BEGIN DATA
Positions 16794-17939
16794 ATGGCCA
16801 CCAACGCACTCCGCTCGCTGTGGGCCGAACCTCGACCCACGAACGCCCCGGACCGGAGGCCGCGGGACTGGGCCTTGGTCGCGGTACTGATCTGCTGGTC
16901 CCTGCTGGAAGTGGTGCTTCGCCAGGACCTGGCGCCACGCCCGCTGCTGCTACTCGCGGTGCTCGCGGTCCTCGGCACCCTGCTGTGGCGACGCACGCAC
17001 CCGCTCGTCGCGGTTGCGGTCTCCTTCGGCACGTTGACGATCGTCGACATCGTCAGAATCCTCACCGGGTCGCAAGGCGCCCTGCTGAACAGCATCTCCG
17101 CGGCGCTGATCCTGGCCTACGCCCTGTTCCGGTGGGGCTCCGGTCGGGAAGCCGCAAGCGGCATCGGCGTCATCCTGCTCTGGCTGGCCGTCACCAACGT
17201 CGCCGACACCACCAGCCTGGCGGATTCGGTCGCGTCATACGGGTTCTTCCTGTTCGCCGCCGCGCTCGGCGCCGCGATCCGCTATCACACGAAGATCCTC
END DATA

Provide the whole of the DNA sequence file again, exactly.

Positions 16794-17939
16794 ATGGCCA
16801 CCAACGCACTCCGCTCGCTGTGGGCCGAACCTCGACCCACGAACGCCCCGGACCGGAGGCCGCGGGACTGGGCCTTGGTCGCGGTACTGATCTGCTGGTC
16901 CCTGCTGGAAGTGGTGCTTCGCCAGGACCTGGCGCCACGCCCGCTGCTGCTACTCGCGGTGCTCGCGGTCCTCGGCACCCTGCTGTGGCGACGCACGCAC
17001 CCGCTCGTCGCGGTTGCGGTCTCCTTCGGCACGTTGACGATCGTCGACATCGTCAGAATCCTCACCGGGTCGCAAGGCGCCCTGCTGAACAGCATCTCCG
17101 CGGCGCTGATCCTGGCCTACGCCCTGTTCCGGTGGGGCTCCGGTCGGGAAGCCGCAAGCGGCATCGGCGTCATCCTGCTCTGGCTGGCCGTCACCAACGT
17201 CGCCGACACCACCAGCCTGGCGGATTCGGTCGCGTCATACGGGTTCTTCCTGTTCGCCGCCGCGCTCGGCGCCGCGATCCGCTATCACACGAAGATCCTC